Driving to the Top of the World–Mt. Evans

Driving to the Top of the World–Mt. Evans

I’m on vacation today, so you’re getting one of my favorite photography posts that I’ve moved to a new home here.

The Mt. Evans road is the highest paved road in North America.  When it was first built it was the highest paved road in the world.

I’ve been in Colorado for more than a year now so it’s time I’ve seen more of my home.  I’ve been to Rocky Mountain National Park more times than I can count and it will always be my favorite place.  But the Rockies are big and there are lots of mountains.  I’m not much of a mountain climber.  Just being on top of one of the 14’ers (Colorado’s 14,000+ foot peaks) can make my asthmatic lungs unhappy, but I’m willing to make them suffer a little for the view.

We decided as part of our family staycation last summer that we needed to spend at least one day exploring a part of the Rockies we hadn’t visited before.  A brief internet search turned up Mt. Evans, a mere two-hour drive from home to the top.  Well, it’s a two-hour drive if you don’t need to stop for pictures. Needless to say, it took us longer.

We decided to head out early, partly to miss the afternoon crowds and partly to miss the afternoon thunderstorms.  We also had the great added benefit of missing morning rush hour because we left home at 6 a.m., just as the sun was peeking over the prairie.

Our first scenic stop was Echo Lake.  We certainly wouldn’t have seen this view at lunchtime.

Echo Lake, Colorado

Just after Echo Lake, we headed up the Mt. Evans road.

Panoramic view of the Rocky Mountains

As we headed up, the view just got better and better.  Just below the top, we stopped at Summit Lake and I got to indulge my wildflower passion.

Summit Lake,  mt. evans, Colorado

I still need a good wildflower book because I have no idea what these pretty little flowers are.

Purple wildflowers on mt. Evans

The view from Mt. evans

And then we’re at the top. Almost.

A panoramic view of the Rocky Mountains from Mt. Evans, Colorado

There’s a parking area about 100 yards or so below the summit.  After wandering around and admiring the view from all sides, the burned out remains of the Summit House and taking lots of photos, we decided to trek to the top.

We watched lots of hikers making the full trek up the mountain.  I admire their stamina and drive.  I love to hike, but the 14’ers just kick my behiney, so I save my hiking for when I really need it.

The nifty proof that we stood at the top.

Mt. Evans geological survey marker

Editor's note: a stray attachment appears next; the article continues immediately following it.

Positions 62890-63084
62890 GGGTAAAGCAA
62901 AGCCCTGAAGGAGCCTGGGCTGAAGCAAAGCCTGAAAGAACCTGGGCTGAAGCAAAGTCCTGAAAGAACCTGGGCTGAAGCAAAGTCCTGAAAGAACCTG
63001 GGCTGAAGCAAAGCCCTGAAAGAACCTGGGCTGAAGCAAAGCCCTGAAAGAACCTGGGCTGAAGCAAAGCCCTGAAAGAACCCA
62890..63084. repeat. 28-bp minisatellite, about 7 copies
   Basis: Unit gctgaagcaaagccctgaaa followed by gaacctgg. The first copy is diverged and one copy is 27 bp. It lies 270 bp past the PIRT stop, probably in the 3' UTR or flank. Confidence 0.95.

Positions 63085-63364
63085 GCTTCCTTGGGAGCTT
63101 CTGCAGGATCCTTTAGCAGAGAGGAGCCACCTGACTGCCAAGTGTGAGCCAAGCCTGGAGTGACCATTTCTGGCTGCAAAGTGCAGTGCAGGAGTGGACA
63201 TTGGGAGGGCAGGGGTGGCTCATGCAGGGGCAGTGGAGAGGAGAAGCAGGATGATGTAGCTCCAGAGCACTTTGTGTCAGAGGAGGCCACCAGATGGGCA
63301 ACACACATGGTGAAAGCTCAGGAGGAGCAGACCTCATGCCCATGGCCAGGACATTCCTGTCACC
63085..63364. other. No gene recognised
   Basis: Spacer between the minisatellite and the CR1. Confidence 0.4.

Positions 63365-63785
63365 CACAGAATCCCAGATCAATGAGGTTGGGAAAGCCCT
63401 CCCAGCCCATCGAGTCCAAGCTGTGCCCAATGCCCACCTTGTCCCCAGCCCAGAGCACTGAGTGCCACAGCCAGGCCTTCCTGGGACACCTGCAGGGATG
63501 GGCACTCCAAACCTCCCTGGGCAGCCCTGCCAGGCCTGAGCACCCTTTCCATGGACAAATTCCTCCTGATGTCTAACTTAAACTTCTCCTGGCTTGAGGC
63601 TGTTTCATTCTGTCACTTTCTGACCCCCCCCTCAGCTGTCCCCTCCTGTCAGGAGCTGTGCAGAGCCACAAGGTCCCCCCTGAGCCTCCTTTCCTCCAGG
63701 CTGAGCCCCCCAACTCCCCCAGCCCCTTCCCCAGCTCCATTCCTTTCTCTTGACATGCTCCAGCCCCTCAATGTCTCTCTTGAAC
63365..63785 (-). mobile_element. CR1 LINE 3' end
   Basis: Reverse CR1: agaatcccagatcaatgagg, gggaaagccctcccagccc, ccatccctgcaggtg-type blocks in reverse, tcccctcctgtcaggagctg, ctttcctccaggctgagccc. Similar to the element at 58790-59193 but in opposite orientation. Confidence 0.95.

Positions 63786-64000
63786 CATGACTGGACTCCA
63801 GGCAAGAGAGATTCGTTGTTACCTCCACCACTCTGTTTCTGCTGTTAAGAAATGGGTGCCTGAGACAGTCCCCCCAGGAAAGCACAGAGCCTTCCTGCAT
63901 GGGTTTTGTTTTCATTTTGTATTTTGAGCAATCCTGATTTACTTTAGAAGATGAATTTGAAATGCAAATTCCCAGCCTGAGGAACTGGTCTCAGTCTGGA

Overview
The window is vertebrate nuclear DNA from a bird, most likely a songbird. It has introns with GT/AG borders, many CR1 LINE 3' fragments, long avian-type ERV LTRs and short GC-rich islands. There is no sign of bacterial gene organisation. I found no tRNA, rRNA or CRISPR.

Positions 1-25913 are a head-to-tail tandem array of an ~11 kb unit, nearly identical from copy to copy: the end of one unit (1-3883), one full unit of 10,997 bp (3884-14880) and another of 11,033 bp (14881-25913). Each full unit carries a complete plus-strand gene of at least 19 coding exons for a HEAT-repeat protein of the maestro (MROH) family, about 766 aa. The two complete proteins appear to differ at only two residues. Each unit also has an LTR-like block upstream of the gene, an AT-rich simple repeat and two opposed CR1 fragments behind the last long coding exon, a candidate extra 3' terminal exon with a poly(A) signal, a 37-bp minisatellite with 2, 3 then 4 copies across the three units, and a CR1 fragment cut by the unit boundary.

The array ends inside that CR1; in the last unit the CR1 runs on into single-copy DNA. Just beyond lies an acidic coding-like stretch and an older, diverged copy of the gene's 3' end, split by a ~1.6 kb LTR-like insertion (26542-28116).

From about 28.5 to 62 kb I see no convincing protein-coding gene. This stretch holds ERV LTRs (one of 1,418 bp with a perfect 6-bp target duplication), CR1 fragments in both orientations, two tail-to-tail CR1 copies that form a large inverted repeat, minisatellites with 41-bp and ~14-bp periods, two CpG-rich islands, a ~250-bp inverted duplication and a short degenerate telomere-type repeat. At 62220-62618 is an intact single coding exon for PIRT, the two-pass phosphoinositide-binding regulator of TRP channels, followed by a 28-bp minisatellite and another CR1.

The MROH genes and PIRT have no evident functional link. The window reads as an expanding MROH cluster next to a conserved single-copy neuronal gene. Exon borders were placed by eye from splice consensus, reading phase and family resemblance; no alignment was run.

Here I am, bad hair day and all–as high as I can get on the top of Mt. Evans.  Now you know I didn’t just visit the postcard shop. If I’d Photoshopped this one, I would have definitely given myself better hair!

Marie Leslie on top of the world

While we admired our panoramic view of the most beautiful mountains anywhere, we were treated to a little fly-by courtesy of the Air Force.  When he passed us, he was close enough that we could actually see the pilot.

The Rocky Mountains

So, I’ve managed to summit (after a fashion) two 14’ers now.  Where in Colorado should I head for my next photographic adventure?  If you have any great suggestions for me (and I really do love places off the beaten path) I am all ears.  Just leave me your top picks in the comments below.

10 thoughts on “Driving to the Top of the World–Mt. Evans

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  • August 28, 2013 at 4:42 pm

    If you like Mount Evans take a full day and do Trail Ridge Road out of Rocky Mountain National Park. Spectacular.

    Your Mount Evans shots have gorgeous color…really nice

    • August 29, 2013 at 8:47 am

      Thanks, Ellie. I agree on Trail Ridge. It is just about my favorite place on the planet. This year, we made the drive on its first day open for the season. So fun–and all that snow! I guess I need to post a bit more about traveling Trail Ridge. It really is spectacular up there–but then just about anywhere on top of our beautiful Rocky Mountains is, isn’t it?

  • July 30, 2013 at 3:25 pm

    I loved this place because it is so beautiful for a trip and driving.Great pics!!This is an amazing article.I did not see like this anywhere.Thanks

  • July 10, 2012 at 8:43 pm

    Beautiful shots Marie! and i love the composition of all of these. Thanks for sharing these stunning photos with us and i’m looking forward to see more from you.

  • August 28, 2011 at 8:29 am

    Those are some “hills” you got there in Colorado!! We definitely don’t have that here in good ol’ Michigan. What a beautiful day you had – and pictures to prove it.

  • August 27, 2011 at 6:42 pm

    Oh, we went there last year, and it was so beautiful! Though we did not hike the last little bit. A group of mountain goats were lounging about the Summit House for our picture taking enjoyment! We camped down the mountain a bit.

  • August 26, 2011 at 10:53 am

    Great pics! A 14er trek is one of my favorite things to do, though I prefer to hike them. That last photo looks like it may be the peak of Bierstadt (another 14er) or the Sawtooth between Evens and Bierstadt?! And it looks to me like that’s Greys and Torreys in the background! (two more 14ers!)

    • August 26, 2011 at 12:29 pm

      I need to learn to identify more of Colorado’s mountains. Any suggestions on resources to help me learn more than just looking and loving it? I’d love to get to a point where I can actually hike at these altitudes without any breathing issues, whether or not I make it up all the 14’ers (my husband’s goal). I love the high-country hiking, just wish it loved me back.

  • August 26, 2011 at 8:58 am

    Wow! What a beautiful place! Looks spectacular. I’ve never been to Colorado. Lovely photos! ~ Suerae


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